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Animal Control thankful for upgrades
Additions increase quality of life for 4-legged residents
animal-controlWEB
Warren County Animal Control and Adoption Center staff members wish everyone happy Thanksgiving. Consider adoption first. Adoption fees are $85 for a dog and $65 for a cat, which includes the cost to spay or neutered. The facility requires all animals to be medically altered before leaving the facility. Pictured with dogs, from left, are Brandi Bouldin, Kim Pettrey and Deitra Kester.

Thanksgiving might be a human holiday, but animals can also feel gratitude.
“I’m ecstatic about these changes,” said Warren County Animal Control and Adoption Center director Kim Pettrey. “The more improvements we make, the better the environment is for the animals. Their quality of life is better. Right now, things are looking up. We’ve made a lot of improvements over the last couple months and I know the animals are grateful.”
Making the biggest impact was the purchase of one storage shed using monetary donations and a second one gifted from a local couple.
“We have a new 8-foot by 10-foot building I have purchased using some of the donations from Applebee’s Paws for Carside fundraiser and the in-lieu-of-flowers donations made by friends and family of Tommy Craven,” said Pettrey. “When a local couple, Patrick and Vendetta Dressel, read in the newspaper that we needed one and why, they donated a 10-foot by 16-foot building they had and weren’t using. It has a loft and a rear window and double doors up front. It cost us $300 to move and I couldn’t be happier with it.”
The outbuildings will be used for storage of animal food and supplies while allowing more space on the inside for housing animals and their care, specifically, a sick room to remove ill animals from the general population.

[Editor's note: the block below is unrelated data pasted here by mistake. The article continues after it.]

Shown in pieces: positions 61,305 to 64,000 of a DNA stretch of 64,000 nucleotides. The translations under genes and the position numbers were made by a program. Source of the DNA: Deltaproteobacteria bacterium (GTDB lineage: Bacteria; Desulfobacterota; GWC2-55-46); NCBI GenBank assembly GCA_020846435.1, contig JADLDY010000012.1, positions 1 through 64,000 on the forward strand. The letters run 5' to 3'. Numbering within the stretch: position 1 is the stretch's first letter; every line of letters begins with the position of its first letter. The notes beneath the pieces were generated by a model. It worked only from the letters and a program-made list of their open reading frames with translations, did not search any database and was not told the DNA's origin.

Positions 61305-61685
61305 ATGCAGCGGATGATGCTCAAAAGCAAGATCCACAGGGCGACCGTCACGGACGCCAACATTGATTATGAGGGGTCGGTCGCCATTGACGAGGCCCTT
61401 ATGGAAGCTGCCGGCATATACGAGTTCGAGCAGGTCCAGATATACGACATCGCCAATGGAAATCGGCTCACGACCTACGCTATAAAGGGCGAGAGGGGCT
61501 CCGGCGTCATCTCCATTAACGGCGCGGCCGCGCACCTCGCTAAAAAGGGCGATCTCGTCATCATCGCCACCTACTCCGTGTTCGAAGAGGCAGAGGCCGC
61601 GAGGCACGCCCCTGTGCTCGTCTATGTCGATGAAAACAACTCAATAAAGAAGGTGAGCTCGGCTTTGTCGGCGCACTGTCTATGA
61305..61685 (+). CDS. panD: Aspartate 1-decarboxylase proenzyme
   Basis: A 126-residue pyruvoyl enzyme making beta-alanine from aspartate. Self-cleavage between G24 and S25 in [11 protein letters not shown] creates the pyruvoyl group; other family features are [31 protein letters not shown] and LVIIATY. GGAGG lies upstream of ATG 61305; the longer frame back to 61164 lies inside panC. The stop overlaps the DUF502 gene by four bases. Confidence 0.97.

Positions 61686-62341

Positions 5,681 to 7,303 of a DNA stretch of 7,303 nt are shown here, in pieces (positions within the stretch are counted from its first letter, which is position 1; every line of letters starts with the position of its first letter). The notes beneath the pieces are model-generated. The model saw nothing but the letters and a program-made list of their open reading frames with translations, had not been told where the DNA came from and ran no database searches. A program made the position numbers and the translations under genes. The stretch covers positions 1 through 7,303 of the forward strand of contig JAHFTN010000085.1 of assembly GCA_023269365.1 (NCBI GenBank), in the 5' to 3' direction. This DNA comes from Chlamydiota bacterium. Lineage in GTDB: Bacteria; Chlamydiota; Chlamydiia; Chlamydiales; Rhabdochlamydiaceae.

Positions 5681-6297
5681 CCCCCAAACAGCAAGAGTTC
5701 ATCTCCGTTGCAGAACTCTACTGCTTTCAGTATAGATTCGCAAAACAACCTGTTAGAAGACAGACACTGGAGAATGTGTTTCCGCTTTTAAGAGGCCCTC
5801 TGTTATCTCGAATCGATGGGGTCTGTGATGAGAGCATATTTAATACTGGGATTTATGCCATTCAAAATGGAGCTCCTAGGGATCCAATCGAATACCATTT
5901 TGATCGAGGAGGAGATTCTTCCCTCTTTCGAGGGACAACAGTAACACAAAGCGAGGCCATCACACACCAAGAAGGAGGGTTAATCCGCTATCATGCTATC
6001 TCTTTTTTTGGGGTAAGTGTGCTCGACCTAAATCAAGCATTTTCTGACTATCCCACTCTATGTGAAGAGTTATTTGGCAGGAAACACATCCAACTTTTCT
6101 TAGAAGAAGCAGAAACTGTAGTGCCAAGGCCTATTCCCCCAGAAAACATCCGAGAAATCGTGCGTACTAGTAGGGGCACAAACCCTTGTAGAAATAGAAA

“We really needed a sick room that is isolated from the other animals,” said Pettrey. “We didn’t have one and sick animals were kept in the general population with healthy animals. That wasn’t a good situation.”
The facility recently had a bout of upper respiratory infection spreading through its cat population. In an attempt to stem the spread, the sick cats were moved into the euthanasia room which the facility rarely uses. The state inspector disallowed that because the facility has to have a dedicated room for euthanasia.
“Thanks to those two buildings, we are now going to have a sick room to house ill animals and keep them out of general population,” said Pettrey. “That’s a benefit to us and to the animals. We can keep the healthy animals from getting sick and quarantine the sick animals until they are well enough to be placed back in with the others.”
Community generosity has also been shown with the donation of animal food almost monthly and gifting a clothes dryer that is used when staff wash and dry animal towels and blankets.
Pettrey would like to send a heartfelt thank you to the community and those volunteers for their support.
For more information about Warren County Animal Control and Adoption Center or to adopt a pet, call 507-3647.
Holiday Safety Tips for pet owners
• While people look forward to family get-togethers, some pets do not. If your pet is uncomfortable around guests, don’t force an interaction. Place your pet in a quiet area away from activity.
• While indulging in foods and treats during the holidays is a tradition with many humans, this should not be the case for pets. Extra treats or even a few special meals can cause digestive problems.
• Be careful with seasonal plants and decorations. Securely anchor your Christmas tree so it doesn’t fall and injure curious pets. Keep wires, batteries and glass or plastic ornaments out of paws reach.
• Avoid mistletoe and holly which can cause pets to suffer nausea, vomiting and diarrhea when ingested. Many varieties of lilies can cause kidney failure in cats if ingested.
• Never feed your pets chocolate or anything sweetened with xylitol and make sure to keep those sweets in areas where pets cannot reach them.